# what is the limit and behavior of this sequence?

I'm reading the book about measure theory of Terry Tao by my own, and I want to prove that: $$| I| = \lim_{N \to \infty} \# \left( I \cap \frac{Z}{N} \right)$$

where $$I$$ is an interval, $$\#A$$ denotes the cardinality of $$A$$, and $$\frac{Z}{N}=\left\{\frac{n}{N}: n \in Z \right\}$$.

If I define a sequence like: $$a_{N}=\frac{1}{N}\#\left( I \cap \frac{Z}{N} \right)$$, what is its behavior?.

• What is $I{}{}$? – Lord Shark the Unknown Oct 7 '18 at 17:17
• sorry. $I$ is an interval. – JohanR Oct 7 '18 at 17:20
• you need $\frac{1}{N}$ in front of the count in the definition of the limit. – Hayk Oct 13 '18 at 16:26

Let $$I = [a,b]$$ with $$a reals (it does not matter if the endpoints are included or not as the argument below shows). Then for $$N\in \mathbb{N}$$ we have $$\# \left( I \cap \frac{Z}{N} \right) = \#\{n \in \mathbb{Z}: a N \leq n \leq b N\} := a_N.$$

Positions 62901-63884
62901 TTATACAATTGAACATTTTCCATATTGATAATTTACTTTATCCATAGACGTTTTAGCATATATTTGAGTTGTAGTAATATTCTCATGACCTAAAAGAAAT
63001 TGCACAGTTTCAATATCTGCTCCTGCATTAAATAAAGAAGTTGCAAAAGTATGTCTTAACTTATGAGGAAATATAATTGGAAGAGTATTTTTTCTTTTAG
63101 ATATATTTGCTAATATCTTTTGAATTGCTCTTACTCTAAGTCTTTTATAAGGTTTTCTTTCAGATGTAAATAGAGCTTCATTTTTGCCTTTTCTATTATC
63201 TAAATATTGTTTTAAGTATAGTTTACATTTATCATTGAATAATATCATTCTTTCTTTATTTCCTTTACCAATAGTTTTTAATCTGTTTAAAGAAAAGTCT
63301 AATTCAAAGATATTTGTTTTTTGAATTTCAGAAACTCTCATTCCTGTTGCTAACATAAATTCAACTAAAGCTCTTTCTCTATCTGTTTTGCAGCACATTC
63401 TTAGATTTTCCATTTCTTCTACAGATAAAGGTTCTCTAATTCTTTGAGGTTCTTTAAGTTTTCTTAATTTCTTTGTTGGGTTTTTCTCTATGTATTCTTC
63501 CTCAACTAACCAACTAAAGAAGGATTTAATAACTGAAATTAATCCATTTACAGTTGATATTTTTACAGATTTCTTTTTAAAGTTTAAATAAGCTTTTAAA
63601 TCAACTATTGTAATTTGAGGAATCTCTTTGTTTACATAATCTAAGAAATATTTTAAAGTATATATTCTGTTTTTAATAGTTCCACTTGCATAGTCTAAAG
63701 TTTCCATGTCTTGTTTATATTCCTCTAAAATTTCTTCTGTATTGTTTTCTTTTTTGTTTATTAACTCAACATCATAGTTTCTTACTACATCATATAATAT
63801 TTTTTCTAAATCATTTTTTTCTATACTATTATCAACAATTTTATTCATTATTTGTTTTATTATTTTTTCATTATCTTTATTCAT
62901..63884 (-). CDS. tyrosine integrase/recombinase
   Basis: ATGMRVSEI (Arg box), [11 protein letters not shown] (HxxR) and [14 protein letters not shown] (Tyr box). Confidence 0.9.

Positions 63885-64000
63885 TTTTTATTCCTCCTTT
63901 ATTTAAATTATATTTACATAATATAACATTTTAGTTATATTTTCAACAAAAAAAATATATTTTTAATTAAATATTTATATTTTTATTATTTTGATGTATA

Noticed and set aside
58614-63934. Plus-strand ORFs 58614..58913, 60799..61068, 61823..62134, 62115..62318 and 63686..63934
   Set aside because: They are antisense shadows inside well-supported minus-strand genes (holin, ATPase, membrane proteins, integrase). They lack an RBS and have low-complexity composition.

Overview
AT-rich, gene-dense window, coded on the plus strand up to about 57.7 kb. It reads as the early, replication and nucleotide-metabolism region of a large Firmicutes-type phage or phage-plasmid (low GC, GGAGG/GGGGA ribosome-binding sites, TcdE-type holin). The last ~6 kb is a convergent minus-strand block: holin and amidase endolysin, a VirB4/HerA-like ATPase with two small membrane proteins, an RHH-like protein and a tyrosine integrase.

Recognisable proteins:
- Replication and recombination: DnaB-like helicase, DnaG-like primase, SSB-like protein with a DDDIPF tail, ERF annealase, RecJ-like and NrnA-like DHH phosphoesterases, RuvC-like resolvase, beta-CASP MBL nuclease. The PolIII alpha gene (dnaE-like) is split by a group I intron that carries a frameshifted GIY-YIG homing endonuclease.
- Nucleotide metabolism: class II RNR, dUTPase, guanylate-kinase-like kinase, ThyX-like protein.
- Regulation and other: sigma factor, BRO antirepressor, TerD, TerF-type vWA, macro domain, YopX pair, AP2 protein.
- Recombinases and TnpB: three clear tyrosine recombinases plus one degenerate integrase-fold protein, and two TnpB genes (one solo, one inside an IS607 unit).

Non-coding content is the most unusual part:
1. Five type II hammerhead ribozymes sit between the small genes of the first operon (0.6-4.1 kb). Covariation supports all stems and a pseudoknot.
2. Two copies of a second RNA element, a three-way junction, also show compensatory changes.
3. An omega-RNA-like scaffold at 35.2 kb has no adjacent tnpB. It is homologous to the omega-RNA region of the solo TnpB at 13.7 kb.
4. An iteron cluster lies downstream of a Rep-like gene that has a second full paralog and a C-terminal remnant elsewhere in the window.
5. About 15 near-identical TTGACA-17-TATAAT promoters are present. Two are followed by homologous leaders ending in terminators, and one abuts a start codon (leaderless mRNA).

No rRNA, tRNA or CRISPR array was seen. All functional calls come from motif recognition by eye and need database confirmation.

Then $$[bN] - [aN] \leq a_N \leq [bN] - [aN] + 1 \tag{1}$$ where $$[\cdot]$$ denotes the integer part of a real number. For each $$x\in \mathbb{R}$$, in view of the definition of the integer part we have $$xN - 1 < [xN] \leq xN$$ and hence $$x - \frac{1}{N} < \frac{[xN]}{N} \leq x ,$$ which implies that $$\lim\limits_{N\to \infty} \frac{[xN]}{N} = x$$. Applying this on $$(1)$$ shows that $$\frac{a_N}{N} \to b-a$$ as $$N \to \infty$$.